In 2015, Bill Gates gave a short fire talk about a danger that threatens humanity: "The next outbreak? We're not ready".
He said that as a child he was most afraid of nuclear war. The parents hoarded canned food, and the children were ordered to go down to the basement if war broke out. "But today," Gates continued, "a pandemic is the biggest global threat. If something is going to kill ten million or more in the next few decades, it is a contagious virus rather than a war. ” And the question he asks, and which he already answers in the title, is a no. ”We're not ready".
By "we" Gates means the states, people and organizations of the world such as the World Health Organization WHO. And I suspect that the answer to his question today would be an even more resounding no.
Gates was not alone. But despite warnings of a WHO pandemic and scores of epidemiologists, we have seen shortcomings in crisis preparedness around the world.
The epidemic has long been downplayed by political leaders such as Donald Trump, Brazil's Bolsonaro, Turkey's Erdogan and Iran's ayatollahs. Valuable time was lost, and the messages to the citizens were contradictory and confusing.
Knowledgeable experts were waved aside. In the United States, the Trump administration had systematically cut back on key institutions such as the CDC (Centers for Disease Control and Prevention). There are 27 million people in the country without health insurance, and even more without sick pay or the right to babysit. Add to this just over ten million undocumented migrants who, for fear of being exposed, do what they can to avoid seeking care. Plus a few tens of millions more poor people who drag themselves to work even when they or their children are ill. Of the high-income countries, the United States is likely to face the worst human and social catastrophe.
In Europe, our political leaders are more inclined to listen to researchers, and trust in the authorities is greater. Nevertheless, we have witnessed how our crisis preparedness has weakened dramatically, not least in Sweden. Our healthcare systems are tuned, and even before the arrival of the coronavirus, overcrowding in our healthcare facilities was the rule rather than the exception. Today we pay the price for no longer having any margins.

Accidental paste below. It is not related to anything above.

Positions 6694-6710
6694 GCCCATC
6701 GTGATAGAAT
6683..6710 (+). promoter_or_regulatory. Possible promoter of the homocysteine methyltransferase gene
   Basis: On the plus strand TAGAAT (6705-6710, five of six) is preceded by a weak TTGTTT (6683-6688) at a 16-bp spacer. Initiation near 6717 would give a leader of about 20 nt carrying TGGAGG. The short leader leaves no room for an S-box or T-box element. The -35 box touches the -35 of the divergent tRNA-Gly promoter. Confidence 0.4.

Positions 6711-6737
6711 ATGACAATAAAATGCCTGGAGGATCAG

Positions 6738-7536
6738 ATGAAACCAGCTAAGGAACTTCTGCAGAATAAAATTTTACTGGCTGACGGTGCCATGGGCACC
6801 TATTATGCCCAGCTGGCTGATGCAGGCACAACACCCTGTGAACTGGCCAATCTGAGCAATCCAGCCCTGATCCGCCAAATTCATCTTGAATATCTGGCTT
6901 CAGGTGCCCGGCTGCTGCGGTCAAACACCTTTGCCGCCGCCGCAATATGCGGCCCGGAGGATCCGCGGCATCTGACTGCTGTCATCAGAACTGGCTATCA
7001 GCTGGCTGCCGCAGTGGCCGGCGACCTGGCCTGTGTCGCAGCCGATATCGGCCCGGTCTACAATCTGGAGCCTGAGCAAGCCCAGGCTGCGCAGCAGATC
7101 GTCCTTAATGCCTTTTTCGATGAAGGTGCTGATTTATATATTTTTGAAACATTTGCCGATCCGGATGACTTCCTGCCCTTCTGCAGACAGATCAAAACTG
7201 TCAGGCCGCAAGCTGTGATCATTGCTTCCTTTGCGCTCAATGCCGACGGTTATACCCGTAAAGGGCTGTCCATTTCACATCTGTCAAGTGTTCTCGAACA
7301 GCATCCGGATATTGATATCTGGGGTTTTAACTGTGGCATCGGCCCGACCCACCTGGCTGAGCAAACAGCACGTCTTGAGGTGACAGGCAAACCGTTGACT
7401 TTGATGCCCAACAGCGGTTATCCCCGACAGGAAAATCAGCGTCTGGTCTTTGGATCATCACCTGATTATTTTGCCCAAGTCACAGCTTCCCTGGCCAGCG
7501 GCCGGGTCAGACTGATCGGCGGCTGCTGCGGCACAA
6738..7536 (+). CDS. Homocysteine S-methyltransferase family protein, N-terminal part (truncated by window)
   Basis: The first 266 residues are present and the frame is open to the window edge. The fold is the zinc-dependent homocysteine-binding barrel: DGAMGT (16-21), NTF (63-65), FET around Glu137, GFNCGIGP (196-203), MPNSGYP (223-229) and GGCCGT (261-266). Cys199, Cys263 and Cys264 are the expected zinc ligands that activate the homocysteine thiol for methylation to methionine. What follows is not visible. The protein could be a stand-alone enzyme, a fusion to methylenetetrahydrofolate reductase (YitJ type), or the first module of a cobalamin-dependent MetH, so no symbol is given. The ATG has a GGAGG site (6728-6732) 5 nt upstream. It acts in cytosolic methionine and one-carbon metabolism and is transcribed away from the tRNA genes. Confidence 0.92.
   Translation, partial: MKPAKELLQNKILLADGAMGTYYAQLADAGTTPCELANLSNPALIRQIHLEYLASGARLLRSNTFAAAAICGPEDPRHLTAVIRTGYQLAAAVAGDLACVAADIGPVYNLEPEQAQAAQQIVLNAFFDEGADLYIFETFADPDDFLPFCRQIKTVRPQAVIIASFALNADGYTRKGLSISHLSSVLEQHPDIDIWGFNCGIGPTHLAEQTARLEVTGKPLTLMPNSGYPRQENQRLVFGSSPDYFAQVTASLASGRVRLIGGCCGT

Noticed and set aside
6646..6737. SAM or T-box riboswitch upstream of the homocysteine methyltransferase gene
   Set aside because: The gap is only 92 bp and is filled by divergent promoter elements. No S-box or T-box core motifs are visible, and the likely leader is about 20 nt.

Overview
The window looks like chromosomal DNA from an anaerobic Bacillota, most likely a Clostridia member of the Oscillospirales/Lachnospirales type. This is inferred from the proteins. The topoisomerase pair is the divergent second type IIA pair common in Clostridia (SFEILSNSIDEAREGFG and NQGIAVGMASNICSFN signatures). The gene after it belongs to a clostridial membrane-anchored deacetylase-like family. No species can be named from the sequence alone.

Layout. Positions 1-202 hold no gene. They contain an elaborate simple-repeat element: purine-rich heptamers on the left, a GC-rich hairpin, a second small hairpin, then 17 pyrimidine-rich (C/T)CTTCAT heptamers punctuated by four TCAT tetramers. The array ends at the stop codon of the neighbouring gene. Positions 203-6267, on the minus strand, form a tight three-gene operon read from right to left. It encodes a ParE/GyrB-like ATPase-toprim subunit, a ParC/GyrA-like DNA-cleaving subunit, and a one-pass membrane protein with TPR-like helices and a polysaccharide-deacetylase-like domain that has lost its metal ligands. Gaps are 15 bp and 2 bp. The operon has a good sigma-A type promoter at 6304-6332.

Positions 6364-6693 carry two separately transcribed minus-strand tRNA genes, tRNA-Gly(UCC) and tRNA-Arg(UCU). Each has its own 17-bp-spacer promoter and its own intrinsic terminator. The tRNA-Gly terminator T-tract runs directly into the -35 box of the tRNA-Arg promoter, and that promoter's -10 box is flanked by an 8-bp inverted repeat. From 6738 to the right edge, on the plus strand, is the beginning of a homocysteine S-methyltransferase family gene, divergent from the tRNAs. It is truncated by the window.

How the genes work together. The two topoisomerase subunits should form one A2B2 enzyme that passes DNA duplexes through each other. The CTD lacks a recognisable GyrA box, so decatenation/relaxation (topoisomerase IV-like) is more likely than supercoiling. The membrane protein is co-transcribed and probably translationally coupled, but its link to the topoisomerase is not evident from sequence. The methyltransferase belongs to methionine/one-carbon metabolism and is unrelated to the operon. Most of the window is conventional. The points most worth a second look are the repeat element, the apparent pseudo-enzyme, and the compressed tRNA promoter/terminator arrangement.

From country to country, there are reports of shortages of doctors, nurses, medical equipment, protective masks, respirators and much more.
Can be a gigantic tragedy in poor countries
In the poor countries, and in the big cities of the middle-income countries, the situation can quickly develop into a gigantic tragedy. This is not about the margins having shrunk, but about the fact that there have never been any margins.
How many intensive care units are there in Gaza, in Brazilian favelas or in Jordanian or Greek refugee camps?
To this must be added that there is a lack of basic protective equipment for healthcare employees. And, not least: a couple of billion people of the globe lack access to soap and water daily.
If covid-19 gets a foothold in poor areas, the virus cannot be stopped. The positive thing about covid-19 in particular, however, is that young people are less seriously affected than older people. In many countries in Africa, the vast majority of the population is young. Often very young. During a corona epidemic, it can then develop quite quickly into what epidemiologists call "flock immunity": when a good part of more than half of the population has fallen ill but recovered and become immune to this particular virus, the spread of infection tends to subside. But in the meantime, many people have died. Not only the elderly, who are extremely overrepresented in the death statistics of rich countries, but also many young people with weakened immune systems as a result of, for example, malnutrition or diseases such as tuberculosis and malaria.